For the second year in a row, penalties were required to separate these age-old rivals in the FBD Connacht League and history also repeated itself in terms of the outcome as Galway edged past their neighbours on a bitterly cold day in Castlebar.
It’s a long way from the Newlands Stadium in Cape Town, South Africa to Tuam Stadium in the heartland of North Galway, especially if you go via The Twickenham Stoop, the Vélez Sarsfield in Buenos Aires, and a few laps of MacHale Park in Castlebar, but Gavin Duffy has played in them all, and in doing so, has rather silently compiled one the most compelling sporting CV’s of any Irish man or woman these last two decades.
That after the event, James Horan didn’t appear exasperated by the persistent line of questioning regarding the catastrophic opening 12 minutes of the second half for Mayo suggests he too believes their All-Ireland semi-final hopes foundered in that period.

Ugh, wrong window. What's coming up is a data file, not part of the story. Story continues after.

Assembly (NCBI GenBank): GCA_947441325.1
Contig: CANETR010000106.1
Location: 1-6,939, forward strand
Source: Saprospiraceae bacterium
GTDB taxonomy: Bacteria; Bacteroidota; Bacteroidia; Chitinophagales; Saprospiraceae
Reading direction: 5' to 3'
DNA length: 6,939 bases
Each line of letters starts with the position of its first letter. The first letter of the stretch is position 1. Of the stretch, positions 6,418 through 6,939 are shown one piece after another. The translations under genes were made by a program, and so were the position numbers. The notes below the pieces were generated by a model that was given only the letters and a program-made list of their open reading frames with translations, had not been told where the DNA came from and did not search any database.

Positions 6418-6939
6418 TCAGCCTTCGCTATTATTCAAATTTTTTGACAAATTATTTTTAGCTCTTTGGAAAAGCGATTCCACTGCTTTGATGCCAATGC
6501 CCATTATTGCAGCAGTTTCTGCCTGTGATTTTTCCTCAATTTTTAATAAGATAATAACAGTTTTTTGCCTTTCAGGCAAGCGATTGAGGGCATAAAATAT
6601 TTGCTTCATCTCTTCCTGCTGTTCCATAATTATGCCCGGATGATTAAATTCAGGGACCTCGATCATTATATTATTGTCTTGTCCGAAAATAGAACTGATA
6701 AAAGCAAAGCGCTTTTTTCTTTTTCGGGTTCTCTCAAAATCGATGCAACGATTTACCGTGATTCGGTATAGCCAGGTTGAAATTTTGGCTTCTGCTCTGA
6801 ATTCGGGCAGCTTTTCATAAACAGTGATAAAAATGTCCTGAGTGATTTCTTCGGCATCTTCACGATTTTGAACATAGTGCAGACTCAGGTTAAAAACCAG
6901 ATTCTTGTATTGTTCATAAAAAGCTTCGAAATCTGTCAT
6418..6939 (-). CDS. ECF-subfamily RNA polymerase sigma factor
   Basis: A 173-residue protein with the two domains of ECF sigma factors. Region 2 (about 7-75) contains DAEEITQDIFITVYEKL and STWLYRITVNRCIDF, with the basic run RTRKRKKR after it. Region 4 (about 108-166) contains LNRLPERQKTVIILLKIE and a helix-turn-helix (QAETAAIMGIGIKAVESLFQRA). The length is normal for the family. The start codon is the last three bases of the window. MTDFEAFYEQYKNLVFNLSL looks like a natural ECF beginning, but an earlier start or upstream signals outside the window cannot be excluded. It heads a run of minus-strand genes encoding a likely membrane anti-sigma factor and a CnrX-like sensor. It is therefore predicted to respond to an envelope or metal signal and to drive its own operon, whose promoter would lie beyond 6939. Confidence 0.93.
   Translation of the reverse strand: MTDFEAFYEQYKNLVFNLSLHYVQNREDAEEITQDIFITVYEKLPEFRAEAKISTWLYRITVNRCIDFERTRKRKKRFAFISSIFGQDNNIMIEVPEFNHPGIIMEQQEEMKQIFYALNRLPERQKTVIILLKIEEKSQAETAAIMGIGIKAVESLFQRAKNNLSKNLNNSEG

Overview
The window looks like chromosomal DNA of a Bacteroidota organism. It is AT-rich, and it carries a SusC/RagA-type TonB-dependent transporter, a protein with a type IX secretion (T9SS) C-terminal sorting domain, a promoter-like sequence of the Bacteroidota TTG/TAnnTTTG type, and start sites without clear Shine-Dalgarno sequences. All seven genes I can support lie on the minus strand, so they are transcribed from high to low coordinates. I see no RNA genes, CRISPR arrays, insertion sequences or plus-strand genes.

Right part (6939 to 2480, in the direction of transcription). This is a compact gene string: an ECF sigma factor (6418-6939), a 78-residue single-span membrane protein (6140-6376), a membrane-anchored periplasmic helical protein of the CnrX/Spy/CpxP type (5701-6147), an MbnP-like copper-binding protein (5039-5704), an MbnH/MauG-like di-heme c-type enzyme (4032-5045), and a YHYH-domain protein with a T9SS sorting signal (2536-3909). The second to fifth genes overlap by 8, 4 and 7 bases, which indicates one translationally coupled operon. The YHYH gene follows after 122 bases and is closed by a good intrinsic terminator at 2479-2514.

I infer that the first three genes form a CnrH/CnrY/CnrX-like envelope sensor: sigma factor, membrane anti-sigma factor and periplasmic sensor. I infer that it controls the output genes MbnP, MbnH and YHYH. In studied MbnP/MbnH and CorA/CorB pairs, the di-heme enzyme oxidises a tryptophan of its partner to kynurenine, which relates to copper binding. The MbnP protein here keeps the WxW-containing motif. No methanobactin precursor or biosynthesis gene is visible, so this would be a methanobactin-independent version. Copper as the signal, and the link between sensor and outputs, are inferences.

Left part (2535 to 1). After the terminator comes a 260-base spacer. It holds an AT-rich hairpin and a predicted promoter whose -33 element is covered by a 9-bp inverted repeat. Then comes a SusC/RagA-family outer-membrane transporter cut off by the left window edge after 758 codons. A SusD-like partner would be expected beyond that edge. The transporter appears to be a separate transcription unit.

Getting the match-ups right has gone a long way for Kerry and Mayo in recent years. We think of Aidan O’Mahony on Michael Murphy in the 2014 final, Lee Keegan on Enda Smith in the 2017 All-Ireland quarter-final replay and just last weekend Patrick Durcan tagging Ryan McHugh.
In first-half injury time, with Mayo having pushed their advantage over a spluttering Donegal from two points down to six up, Fionn McDonagh hit Donegal’s Jamie Brennan with a ferocious, fair shoulder to win possession right in front of a heaving Gerry McDonald stand.
The group-deciding Super 8 encounter this evening in Castlebar has the potential to be explosive, a real old-style knockout championship game. There is no love lost between Mayo and Donegal dating back to the now infamous challenge game in 2012 and there are a lot of ifs, buts, and maybes making it a hard game to call.